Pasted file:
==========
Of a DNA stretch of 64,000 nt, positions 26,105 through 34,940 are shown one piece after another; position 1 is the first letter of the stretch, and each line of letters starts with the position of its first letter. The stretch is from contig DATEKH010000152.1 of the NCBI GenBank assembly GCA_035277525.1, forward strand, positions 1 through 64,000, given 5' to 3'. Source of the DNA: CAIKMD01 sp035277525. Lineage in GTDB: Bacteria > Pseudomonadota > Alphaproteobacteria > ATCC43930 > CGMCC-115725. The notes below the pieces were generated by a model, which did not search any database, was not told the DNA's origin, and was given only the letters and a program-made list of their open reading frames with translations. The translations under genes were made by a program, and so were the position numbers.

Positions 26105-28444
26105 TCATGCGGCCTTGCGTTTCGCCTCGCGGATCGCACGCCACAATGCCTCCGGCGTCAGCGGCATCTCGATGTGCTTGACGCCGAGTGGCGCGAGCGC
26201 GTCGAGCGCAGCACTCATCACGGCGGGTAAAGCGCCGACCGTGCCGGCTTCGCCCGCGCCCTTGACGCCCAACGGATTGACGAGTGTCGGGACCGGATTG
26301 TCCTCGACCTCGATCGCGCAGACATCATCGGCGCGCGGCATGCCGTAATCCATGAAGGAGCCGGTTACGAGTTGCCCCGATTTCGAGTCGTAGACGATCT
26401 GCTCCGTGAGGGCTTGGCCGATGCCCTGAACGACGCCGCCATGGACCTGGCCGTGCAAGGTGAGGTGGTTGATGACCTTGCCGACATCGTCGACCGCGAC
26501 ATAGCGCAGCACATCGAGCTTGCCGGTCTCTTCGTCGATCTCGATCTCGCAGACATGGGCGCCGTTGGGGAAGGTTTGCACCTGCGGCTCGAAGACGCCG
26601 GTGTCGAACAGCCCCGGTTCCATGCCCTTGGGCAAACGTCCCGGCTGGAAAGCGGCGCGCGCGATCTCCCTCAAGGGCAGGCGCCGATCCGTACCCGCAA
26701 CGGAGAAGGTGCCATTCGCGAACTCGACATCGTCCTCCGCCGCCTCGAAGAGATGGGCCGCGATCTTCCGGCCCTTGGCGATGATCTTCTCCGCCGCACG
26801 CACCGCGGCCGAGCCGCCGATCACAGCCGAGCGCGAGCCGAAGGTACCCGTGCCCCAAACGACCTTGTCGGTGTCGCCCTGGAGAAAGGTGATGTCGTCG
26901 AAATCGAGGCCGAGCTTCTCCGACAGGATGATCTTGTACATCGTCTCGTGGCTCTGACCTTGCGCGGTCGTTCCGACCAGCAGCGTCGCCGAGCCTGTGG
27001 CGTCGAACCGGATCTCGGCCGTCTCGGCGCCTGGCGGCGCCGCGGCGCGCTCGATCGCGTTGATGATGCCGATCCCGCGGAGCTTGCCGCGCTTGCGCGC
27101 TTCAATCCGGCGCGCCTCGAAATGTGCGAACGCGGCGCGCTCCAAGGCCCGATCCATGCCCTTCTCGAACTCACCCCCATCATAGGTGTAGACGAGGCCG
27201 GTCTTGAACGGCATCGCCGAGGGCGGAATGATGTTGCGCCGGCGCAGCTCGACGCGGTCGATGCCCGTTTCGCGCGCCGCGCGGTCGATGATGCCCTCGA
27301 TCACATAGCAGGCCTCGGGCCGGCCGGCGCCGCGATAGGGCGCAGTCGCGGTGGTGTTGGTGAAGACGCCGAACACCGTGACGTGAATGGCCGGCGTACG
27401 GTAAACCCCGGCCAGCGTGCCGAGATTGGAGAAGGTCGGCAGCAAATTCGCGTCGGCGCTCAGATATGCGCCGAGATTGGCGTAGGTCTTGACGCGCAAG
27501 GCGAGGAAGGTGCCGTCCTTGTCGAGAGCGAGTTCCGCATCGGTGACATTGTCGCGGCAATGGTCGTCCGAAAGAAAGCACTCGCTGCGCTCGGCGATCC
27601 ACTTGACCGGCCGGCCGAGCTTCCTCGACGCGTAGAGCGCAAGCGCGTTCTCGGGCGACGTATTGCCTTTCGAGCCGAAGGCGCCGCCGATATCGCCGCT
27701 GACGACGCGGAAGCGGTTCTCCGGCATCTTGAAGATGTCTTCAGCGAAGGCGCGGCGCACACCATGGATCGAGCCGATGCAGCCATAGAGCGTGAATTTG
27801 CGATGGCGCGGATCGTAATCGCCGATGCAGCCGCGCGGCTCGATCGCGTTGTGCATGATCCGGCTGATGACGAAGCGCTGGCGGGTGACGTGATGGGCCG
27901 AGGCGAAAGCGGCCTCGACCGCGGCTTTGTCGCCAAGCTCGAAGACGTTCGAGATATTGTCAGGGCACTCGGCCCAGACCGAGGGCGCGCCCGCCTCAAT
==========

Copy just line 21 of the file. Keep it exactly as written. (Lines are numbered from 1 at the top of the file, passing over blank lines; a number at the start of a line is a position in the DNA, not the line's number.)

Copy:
27901 AGGCGAAAGCGGCCTCGACCGCGGCTTTGTCGCCAAGCTCGAAGACGTTCGAGATATTGTCAGGGCACTCGGCCCAGACCGAGGGCGCGCCCGCCTCAAT